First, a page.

Why Supply Chains Need Strong Vendor Risk Management

By Michelle Wu

Posted on Aug 16, 2015

As technology becomes more tightly integrated with traditional manufacturing processes, OEM components and capital equipment are vulnerable to intrusion. Ultimately, companies that rely on suppliers to secure their own products are falling behind the regulatory and reputational curve. Cyber security is front of mind for government scrutiny and consumer awareness.

Ignoring the integration of cyber security is a business problem that can:

  • Negatively affect your brand’s perception
  • Put loyalty-based revenue streams at risk
  • Be improved with a focus on supplier security collaboration 

A more holistic view of security is needed that regards vendor risk management and supplier risk management similarly to any organization’s internal IT security focus. Third and fourth parties are the new perimeter.

Recent news highlights the potential scale of the third-party problem

The media went into a frenzy recently when two security researchers, Charlie Miller and Chris Valaskek, were able to take over a Jeep Cherokee while it was being driven. The researchers exploited a vulnerability in the car’s radio and infotainment system. As Fiat is not the manufacturer of its own entertainment systems, the situation is due to a weakness in the manufacturer’s supply chain with third-party partner Harman International Industries. While Fiat is at the center of media scrutiny, Harman does not expect to be financially impacted. Fiat is far from the first manufacturer to take the heat for a security issue based in  a supplier. In fact, this is part of an expanding pattern of vulnerabilities which threaten individual consumers and critical infrastructure.

Here is another third-party partner example: Superfish. The Superfish software is designed to insert targeted ads into Google search results. In this case, the laptop manufacturer Lenovo contracted the software development company to install its product on some of its computers starting in late 2014. The developer, previously ranked as one of America’s most promising companies, left vulnerabilities in its software that broke the security of HTTPS. Superfish blamed its security woes on its own third-party certificate vendor, Komodia. While Komodia remains a going concern, Superfish dissolved soon after the vulnerability came to light.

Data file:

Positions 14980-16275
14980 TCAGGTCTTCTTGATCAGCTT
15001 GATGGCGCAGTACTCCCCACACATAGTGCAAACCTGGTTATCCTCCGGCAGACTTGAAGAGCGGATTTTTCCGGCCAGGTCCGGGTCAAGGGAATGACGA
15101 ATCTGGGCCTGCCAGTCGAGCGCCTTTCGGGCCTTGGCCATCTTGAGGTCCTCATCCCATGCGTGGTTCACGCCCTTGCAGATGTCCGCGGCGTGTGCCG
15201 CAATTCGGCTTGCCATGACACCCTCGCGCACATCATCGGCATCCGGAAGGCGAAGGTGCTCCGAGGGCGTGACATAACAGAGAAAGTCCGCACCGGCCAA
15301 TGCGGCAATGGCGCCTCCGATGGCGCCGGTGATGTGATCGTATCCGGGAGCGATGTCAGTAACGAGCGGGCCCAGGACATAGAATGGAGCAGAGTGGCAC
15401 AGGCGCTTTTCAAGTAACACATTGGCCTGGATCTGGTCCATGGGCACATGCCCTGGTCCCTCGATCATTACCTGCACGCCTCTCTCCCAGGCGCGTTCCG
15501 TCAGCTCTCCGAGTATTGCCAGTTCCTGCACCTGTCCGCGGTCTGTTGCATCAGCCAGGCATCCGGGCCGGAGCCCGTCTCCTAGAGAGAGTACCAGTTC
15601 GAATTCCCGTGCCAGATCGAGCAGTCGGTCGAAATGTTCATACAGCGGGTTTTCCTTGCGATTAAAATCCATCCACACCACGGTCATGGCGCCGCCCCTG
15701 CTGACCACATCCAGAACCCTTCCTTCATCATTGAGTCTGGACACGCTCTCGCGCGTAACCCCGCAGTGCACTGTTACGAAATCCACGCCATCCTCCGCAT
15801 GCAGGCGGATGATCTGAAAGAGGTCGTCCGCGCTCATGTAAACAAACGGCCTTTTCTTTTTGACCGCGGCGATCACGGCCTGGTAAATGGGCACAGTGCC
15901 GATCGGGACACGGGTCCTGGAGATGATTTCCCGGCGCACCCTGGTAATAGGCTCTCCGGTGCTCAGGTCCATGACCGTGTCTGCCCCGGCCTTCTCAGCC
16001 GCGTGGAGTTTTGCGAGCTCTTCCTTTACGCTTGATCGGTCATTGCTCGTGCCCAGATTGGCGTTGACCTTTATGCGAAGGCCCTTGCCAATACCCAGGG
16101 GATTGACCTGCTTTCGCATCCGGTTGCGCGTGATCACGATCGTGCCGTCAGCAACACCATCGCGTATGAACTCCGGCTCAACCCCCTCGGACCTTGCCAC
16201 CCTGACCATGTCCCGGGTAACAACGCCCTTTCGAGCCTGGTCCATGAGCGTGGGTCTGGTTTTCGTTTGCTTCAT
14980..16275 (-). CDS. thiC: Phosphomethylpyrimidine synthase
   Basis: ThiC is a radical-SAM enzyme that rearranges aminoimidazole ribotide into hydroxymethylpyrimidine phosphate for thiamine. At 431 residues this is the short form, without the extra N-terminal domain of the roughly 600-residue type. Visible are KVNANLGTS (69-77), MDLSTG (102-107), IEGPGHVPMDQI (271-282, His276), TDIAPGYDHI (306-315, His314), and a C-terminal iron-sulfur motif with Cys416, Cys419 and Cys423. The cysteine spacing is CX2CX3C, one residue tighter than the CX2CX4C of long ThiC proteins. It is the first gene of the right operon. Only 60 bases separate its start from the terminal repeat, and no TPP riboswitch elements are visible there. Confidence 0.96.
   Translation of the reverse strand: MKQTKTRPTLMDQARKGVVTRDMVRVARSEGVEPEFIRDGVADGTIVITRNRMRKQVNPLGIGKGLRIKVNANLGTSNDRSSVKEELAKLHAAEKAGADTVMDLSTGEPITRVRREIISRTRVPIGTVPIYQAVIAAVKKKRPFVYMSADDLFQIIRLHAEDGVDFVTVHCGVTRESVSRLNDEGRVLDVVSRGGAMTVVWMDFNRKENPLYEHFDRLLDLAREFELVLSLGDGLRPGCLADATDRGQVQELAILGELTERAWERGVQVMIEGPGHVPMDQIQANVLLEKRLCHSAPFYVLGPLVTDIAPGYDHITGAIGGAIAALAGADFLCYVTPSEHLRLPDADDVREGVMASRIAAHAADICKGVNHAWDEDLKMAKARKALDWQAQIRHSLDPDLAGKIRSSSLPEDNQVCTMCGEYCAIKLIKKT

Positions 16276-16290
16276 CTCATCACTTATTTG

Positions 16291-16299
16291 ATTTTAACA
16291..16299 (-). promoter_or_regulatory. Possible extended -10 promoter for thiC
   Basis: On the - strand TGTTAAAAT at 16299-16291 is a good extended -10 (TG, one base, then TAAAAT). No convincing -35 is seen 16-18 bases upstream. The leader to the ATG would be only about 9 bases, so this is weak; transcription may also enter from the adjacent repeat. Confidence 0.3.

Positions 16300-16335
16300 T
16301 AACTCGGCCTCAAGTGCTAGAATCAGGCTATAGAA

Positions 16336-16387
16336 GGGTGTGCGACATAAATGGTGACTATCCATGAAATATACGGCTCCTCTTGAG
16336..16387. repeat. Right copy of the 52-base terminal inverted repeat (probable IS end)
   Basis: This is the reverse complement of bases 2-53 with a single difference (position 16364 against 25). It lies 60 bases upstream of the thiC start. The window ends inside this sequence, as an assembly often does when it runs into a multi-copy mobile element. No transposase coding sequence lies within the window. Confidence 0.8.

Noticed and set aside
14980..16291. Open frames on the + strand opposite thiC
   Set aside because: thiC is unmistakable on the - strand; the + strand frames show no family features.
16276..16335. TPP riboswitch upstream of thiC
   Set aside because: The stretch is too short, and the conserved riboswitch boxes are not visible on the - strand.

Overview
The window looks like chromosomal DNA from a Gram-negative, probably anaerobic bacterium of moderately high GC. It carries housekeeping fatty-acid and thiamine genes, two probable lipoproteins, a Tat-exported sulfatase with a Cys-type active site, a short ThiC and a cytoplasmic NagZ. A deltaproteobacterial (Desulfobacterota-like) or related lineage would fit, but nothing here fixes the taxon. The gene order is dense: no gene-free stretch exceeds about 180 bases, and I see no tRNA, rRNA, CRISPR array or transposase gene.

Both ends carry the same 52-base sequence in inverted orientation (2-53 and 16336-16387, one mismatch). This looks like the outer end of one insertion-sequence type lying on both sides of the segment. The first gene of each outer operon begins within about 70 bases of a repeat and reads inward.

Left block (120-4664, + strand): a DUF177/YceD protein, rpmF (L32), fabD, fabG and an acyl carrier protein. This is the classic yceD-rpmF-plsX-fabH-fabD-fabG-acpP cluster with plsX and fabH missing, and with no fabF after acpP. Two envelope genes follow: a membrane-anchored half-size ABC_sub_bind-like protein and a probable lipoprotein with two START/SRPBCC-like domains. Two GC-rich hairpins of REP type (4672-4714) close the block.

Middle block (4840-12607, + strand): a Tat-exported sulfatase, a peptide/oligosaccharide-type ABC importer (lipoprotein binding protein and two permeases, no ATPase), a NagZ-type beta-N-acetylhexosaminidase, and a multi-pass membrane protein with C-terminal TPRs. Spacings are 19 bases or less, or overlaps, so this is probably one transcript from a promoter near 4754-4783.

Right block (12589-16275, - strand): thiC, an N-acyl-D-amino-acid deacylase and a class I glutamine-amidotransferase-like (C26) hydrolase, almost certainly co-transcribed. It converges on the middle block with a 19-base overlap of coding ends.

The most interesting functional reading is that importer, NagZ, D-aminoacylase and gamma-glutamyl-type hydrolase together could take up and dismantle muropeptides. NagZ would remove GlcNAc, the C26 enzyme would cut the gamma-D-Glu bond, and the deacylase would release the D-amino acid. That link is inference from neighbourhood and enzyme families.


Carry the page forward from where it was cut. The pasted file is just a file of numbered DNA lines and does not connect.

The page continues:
In an ominous twist, some OEM vulnerabilities might be deliberately implanted. A security researcher from Cambridge University, Sergei Skorobogatov, discovered what he believes is a backdoor implanted into the Chinese-made PA3 chip, commonly used in U.S. military hardware. This chip is used to regulate a variety of civilian infrastructure including nuclear power plants. The backdoor would allow the manufacturer, Microsemi — or an attacker who compromised the manufacturer — to reprogram the chip remotely. Since the vulnerability of the chip is built into the architecture of its hardware, as opposed to the firmware, there is no way to remove the backdoor via a software patch. Any hardware with the PA3 installed will simply remain vulnerable until the chip is replaced — and there are millions of PA3s in circulation.

Concerns for critical infrastructure, vertical industries: pharma, energy

Some manufacturing vulnerabilities do not affect OEM components, but are targeted at capital equipment. Last year’s Dragonfly attacks used targeted spear-phishing attacks to compromise industrial control systems, allowing the hacking group to obtain manufacturing data from a number of pharmaceutical and energy companies. The ultimate purpose of this attack remains unclear, but attacks against ICS controllers have the potential for serious damage. The Stuxnet worm, for example, relied on similar methods to hijack industrial controls at an Iranian enrichment facility. This attack was the first known instance of a cyberattack causing physical damage in the real world.

While consumers will be endangered by vulnerable cars and insecure bloatware, the real danger comes from threats to infrastructure. Attacks targeting vulnerabilities in the manufacturing process will cause physical and economic damage. Components provided by untrustworthy vendors could pose a direct threat to national security. In these instances, responsible vendor management is the only way to ensure that vulnerabilities do not make their way into supply chain. Managers need to recognize that information security risks exist, and continually audit those contracts deemed most vulnerable using a process such as ISO 27001. The alternative is an increasing tendency towards attacks which are not bound by merely economic damage.

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